Yet 15 years after his last first-class match, the 51-year-old former rebel turned charity fundraiser is now one of a select band of respectable sporting 'sirs.'
Ian Terence Botham played cricket like most fans dream it: smashing sixes with a bat like a railway sleeper and toppling stumps with devilish swing. Even the cricket gear he endorsed exhorted enthusiastic amateurs: 'Attack!'
He also enjoyed life off the field: while lesser mortals might need eight hours of sleep, Botham could prop up the bar all night and still be a match-winner.
But his game was built on sound cricketing principles. Especially in his early career, he combined classical fast-medium pace bowling and a textbook sideways-on action with powerful, orthodox batting.
He departed from the coaching manuals as a slip fielder, standing almost nonchalantly with hands on thighs and much closer than a normal second slip, yet taking some breathtaking catches.
Unlike many English sportsmen, Botham - whose all-round abilities also saw him turn out for English Football League side Scunthorpe United - was blessed with immense self-confidence but a total lack of reticence about his talents.
In 1980 against India, he became the first player to score 100 and take 10 wickets in a Test and of all the players who have achieved the Test double of 2,000 runs and 200 wickets, Botham got there quickest -- in 42 matches.
He became England captain later that year but with nine of his Tests in charge against the then-world-beating West Indies, he faced an uphill battle for results.
In 1981, with eight draws and four defeats as England skipper, Botham jumped before he was pushed by the selectors after a 'pair' against Australia at Lord's.
But he soon made it "Botham's Ashes," sealing his place in the pantheon of cricketing greats.
Forced to follow on after a meagre first innings, England were heading for a crushing defeat in the third Test at Headingley. But Botham's extraordinary 149 not out gave them a slender lead.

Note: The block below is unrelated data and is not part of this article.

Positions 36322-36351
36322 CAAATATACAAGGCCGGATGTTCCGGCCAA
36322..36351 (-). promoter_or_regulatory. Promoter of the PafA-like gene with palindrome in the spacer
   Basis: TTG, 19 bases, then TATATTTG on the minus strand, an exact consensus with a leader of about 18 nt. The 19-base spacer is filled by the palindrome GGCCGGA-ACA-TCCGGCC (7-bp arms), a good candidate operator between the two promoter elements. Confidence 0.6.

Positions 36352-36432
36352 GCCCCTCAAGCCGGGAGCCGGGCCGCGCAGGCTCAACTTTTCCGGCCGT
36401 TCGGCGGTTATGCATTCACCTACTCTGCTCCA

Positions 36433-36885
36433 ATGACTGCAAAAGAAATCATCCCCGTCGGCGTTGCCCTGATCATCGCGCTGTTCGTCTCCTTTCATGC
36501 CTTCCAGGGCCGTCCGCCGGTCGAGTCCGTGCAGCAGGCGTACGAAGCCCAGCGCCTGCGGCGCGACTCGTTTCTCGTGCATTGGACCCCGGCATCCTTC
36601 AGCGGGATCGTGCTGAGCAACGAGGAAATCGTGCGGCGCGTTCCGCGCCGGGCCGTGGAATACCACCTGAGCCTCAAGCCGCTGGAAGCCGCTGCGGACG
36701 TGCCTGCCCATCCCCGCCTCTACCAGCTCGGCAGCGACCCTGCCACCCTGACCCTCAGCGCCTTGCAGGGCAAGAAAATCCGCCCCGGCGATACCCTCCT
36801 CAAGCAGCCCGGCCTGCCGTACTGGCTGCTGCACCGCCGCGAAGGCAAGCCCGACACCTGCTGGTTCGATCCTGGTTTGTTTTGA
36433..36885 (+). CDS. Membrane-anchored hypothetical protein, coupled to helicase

Fast bowler Bob Willis then took eight for 43 as England won by 18 runs. It was only the second time in Test history a side had won after following-on.
In the next match at Edgbaston, Botham took five wickets for one run in 28 balls as Australia, seemingly on course for victory, collapsed spectacularly.
And in the fifth Test, a bare-headed Botham powered his way to an assured 118.
England, having been down and out, won the series 3-1. Botham was later named BBC Sports Personality of the Year.
Botham's great days subsequently became fewer as his weight increased, although he still proved a thorn in Australia's side during the 1986-87 Ashes.
He was unable to produce his best form against the in-form West Indies of his close friend and Somerset team-mate Vivian Richards.
In the early 1980s with English football not hogging the nation's sporting headlines to today's extent, Botham dominated the news and sports pages in a way only previously seen in the days of Manchester United legend George Best.
Botham's reputation suffered not only through increasingly common displays of on-field petulance but also by his admission in 1986 that he had smoked cannabis. He was banned from cricket for 63 days.
A bitter rivalry with former Pakistan all-rounder Imran Khan culminated in an unsuccessful libel action by Botham and former England colleague Allan Lamb, while revelations about his private life surfaced periodically.
But 'Beefy' Botham has remained popular since his retirement in 1992, not least because of England's until recently fruitless search for a successor, but the millions of pounds he has raised for leukaemia charities since 1985.
Botham, honoured with an OBE (Officer of the Most Excellent Order of the British Empire) in 1992 and now a cricket commentator and pundit, is married to Kath, mother to his three children, including former professional rugby player Liam.